Seven’s night in metro and regional markets with hundreds of thousands of viewers voting with their fingers and refusing to engage. And you can’t blame them. The ABC and the commercial networks offered nothing of real interest. If you look at the national top 10, some of those figures are OK (good even) for the metros, not all the country.
SBS ended First Contact and the audience was the lowest for the three episodes. The final episode had a total of 597,000 (656,000, 645,000 for the two previous episodes) viewers on SBS’s main channel (546,000) and NITV (51,000). The reunion show which followed had 435,000 on SBS (398,000) and NITV (37,000). No more please. David Oldfield had disappeared and now he’s back in the limelight thanks to this effort. We already knew his views and did not need any reminding. Why doesn’t SBS reverse the idea, and with hidden cameras, chart life for Aboriginies, Asians, Muslims and others in the urban areas of the country, including big regional towns. In some states it can’t be done, but it can in some (Queensland for example).
The five most watched metro programs were: Seven News with 871,000, Seven News/Today Tonight with 868,000, Nine News 6.30 was 3rd with 728,000, Nine News was fourth with 721,000 and ACA was fifth with 663,000. Nine News won Sydney and Melbourne, Seven won Brisbane narrowly and had its usual big wins in Adelaide and Perth to easily win the night n the metros, the regions and nationally.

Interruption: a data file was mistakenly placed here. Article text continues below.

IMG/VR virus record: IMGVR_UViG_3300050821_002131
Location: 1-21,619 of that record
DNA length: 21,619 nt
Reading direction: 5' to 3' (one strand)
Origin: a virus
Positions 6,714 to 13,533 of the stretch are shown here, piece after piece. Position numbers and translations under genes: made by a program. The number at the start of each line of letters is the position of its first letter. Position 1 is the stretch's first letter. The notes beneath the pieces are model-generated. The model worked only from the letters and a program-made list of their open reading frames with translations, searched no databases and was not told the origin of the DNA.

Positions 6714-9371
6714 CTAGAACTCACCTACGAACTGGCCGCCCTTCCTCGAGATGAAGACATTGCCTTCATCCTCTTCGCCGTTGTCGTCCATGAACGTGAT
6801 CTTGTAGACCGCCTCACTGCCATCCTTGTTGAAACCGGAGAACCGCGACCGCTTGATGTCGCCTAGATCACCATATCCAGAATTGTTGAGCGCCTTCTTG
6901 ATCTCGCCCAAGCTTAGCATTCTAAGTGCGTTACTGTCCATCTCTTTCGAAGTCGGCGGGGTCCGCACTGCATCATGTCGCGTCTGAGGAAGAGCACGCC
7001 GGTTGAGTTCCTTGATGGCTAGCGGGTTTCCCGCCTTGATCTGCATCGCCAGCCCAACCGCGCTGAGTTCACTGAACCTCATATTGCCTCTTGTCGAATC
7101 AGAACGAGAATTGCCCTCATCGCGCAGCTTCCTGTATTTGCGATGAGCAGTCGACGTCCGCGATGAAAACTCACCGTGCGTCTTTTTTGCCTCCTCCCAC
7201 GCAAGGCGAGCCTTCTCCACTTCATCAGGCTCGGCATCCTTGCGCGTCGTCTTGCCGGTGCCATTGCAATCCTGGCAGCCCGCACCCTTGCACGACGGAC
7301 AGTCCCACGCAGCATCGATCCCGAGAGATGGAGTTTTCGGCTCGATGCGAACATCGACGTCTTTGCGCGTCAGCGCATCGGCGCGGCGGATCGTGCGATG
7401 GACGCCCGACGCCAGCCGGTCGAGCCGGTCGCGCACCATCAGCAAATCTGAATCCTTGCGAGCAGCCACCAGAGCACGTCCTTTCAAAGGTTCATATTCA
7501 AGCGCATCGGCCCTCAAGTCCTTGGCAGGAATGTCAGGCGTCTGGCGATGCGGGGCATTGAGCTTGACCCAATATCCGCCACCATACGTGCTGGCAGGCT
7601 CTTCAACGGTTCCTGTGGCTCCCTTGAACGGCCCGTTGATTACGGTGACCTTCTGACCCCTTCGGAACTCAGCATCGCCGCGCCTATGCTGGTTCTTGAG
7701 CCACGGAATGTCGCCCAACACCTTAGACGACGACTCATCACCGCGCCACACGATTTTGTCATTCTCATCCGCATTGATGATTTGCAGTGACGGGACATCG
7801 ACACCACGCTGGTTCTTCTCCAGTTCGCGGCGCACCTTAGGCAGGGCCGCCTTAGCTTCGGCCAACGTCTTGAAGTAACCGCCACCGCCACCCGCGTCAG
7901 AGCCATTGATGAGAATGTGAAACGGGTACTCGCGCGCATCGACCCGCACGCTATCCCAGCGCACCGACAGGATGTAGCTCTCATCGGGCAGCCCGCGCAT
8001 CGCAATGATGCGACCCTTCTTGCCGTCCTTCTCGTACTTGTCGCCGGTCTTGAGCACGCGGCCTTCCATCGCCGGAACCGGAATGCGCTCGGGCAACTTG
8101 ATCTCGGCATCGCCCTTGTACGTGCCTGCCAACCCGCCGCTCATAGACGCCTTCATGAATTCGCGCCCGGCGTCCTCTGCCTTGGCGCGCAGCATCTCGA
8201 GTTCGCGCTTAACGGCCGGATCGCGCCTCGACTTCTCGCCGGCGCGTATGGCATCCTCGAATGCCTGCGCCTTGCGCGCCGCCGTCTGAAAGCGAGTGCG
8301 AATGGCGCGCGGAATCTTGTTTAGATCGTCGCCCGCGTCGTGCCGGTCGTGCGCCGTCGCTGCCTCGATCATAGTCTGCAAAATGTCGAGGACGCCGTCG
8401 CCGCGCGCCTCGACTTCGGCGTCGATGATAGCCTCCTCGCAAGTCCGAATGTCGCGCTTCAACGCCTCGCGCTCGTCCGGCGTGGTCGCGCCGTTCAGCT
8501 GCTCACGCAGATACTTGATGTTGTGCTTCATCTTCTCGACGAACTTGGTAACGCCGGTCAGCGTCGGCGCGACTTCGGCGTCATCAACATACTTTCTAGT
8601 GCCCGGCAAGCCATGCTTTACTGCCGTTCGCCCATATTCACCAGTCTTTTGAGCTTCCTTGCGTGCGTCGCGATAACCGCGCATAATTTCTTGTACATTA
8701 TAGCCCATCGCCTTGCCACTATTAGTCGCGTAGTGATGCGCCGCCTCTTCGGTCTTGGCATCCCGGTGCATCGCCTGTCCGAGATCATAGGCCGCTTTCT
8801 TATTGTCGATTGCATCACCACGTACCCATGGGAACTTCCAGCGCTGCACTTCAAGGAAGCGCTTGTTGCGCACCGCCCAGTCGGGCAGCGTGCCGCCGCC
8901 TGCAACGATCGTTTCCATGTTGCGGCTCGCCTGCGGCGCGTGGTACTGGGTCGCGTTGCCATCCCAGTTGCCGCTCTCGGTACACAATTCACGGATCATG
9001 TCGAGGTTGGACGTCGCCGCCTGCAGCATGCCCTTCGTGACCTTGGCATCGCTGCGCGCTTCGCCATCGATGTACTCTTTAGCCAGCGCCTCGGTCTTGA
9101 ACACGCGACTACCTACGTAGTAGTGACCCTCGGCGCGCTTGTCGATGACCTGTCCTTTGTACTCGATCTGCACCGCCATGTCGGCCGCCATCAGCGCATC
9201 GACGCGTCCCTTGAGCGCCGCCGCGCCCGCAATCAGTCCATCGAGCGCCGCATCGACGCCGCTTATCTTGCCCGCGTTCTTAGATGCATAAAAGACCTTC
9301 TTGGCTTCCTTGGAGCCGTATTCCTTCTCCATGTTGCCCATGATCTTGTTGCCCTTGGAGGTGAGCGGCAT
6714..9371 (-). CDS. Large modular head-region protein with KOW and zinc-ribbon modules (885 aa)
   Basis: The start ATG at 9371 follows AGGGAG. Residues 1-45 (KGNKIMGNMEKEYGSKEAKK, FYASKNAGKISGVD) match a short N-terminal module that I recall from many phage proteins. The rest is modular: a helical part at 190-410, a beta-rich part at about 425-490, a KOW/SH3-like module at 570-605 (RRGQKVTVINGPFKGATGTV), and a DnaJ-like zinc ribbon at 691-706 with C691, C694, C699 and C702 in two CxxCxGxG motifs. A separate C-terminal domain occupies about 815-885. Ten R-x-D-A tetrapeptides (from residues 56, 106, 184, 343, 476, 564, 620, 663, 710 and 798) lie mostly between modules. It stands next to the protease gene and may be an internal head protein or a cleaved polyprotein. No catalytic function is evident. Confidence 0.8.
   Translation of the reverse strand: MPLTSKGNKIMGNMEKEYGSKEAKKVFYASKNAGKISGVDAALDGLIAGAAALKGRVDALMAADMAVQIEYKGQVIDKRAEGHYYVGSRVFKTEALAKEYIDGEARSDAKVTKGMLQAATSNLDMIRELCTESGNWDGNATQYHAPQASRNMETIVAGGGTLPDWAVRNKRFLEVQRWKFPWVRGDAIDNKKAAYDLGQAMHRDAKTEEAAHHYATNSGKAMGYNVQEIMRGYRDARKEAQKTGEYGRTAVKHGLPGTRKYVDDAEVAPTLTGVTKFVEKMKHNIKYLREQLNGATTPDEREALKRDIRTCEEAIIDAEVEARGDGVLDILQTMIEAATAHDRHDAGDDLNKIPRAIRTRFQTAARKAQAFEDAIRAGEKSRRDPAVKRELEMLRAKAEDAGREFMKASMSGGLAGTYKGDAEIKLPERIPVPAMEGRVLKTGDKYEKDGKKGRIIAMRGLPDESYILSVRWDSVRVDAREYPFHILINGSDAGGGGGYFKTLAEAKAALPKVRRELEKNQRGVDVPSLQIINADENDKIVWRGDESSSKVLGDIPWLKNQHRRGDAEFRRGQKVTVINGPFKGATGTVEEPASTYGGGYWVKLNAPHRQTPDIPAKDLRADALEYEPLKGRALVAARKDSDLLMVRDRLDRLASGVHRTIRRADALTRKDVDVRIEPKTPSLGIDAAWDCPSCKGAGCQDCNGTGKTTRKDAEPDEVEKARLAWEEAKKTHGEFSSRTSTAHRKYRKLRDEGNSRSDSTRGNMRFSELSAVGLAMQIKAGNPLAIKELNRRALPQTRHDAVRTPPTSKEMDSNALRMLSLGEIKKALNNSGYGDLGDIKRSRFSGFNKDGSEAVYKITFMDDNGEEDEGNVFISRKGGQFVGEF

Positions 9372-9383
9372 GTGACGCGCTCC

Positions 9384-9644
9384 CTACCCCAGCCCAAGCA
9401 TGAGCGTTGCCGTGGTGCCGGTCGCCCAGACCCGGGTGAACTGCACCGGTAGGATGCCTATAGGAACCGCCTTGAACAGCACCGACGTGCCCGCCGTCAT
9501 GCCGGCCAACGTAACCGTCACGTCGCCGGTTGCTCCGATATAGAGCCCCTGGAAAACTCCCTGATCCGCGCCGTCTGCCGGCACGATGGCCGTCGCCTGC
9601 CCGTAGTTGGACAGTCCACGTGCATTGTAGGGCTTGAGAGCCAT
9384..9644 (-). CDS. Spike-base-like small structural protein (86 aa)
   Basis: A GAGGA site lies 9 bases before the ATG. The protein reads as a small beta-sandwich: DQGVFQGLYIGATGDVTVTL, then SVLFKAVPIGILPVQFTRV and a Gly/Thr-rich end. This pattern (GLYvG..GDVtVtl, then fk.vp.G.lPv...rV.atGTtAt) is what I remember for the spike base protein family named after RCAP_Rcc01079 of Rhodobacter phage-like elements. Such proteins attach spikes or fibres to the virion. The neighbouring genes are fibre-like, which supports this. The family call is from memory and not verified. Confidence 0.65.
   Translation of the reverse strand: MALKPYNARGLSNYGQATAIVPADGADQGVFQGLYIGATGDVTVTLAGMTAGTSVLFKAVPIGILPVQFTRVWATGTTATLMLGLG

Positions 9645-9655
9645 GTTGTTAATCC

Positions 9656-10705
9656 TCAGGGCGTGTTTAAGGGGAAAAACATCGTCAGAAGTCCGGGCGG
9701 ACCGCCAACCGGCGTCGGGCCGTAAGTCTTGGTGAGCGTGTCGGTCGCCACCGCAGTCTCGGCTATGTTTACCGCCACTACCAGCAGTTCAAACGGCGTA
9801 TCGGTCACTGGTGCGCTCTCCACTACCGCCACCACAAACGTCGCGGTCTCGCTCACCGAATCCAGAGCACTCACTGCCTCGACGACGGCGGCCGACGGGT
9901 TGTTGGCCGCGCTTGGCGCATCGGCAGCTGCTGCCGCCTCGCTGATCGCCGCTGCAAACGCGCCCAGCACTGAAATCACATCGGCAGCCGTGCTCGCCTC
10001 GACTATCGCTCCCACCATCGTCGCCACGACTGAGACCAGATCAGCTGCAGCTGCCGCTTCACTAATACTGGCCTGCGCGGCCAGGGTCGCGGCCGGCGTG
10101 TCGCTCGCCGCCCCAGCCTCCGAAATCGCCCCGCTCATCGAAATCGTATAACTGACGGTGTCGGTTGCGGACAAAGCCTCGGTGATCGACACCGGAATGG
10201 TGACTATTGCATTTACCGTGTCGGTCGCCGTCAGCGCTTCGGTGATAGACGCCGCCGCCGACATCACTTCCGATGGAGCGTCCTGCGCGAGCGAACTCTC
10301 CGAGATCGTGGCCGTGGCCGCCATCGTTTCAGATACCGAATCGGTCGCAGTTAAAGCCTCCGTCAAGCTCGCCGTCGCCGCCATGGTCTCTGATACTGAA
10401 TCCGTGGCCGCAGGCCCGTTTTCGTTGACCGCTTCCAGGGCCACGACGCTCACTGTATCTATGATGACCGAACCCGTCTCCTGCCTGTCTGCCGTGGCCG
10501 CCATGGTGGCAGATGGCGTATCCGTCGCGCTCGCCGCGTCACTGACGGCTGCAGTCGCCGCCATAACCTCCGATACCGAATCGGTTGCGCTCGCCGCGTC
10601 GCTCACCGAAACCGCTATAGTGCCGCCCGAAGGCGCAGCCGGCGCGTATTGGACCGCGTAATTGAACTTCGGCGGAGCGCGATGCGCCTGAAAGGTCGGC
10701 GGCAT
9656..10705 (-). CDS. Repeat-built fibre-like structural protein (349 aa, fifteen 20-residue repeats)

In the regions, the most watched shows were Seven News with 489,000; Home and Away with 463,000; Seven News/Today Tonight with 416,000; with the 5.30pm bit of The Chase Australia fourth with 361,000 and ACA 5th with 312,000.
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And you know how weak the night was? Well, The Project at 7pm with 416,000 viewers in the metros was beaten by Ten News from 5 to 6pm with 427,000. The 7pm bit of The Project has consistently had far more viewers than Ten’s News. And the 6.30pm bit of The Project with 323,000 viewers was ‘beaten’ by Seven’s Sunrise from 7am to 9am with 324,000. That tells us how few people tuned in last night.
This weekend: the first ODI against New Zealand on Sunday will at least give us one cricket international to watch for a while. There’s rugby union on Saturday night from Twickers as the Wannabees play moaning Eddie’s Poms (a good side). Tonight is just diabolical. Even worse than last night. They don’t want us to watch TV, just Netflix or Stan (preferably read) our way to sleep.
Now this is a big deal in the world of streaming on US TV. From this Sunday December 4, all NFL broadcasts on CBS will be streamed on CBS All Access. It will cover all regular, pre-season and post-season coverage. CBS already has a million subscribers for the service and wants 8 million by 2020. All Access costs $US5.99 a month for commercials, $9.99 ad free.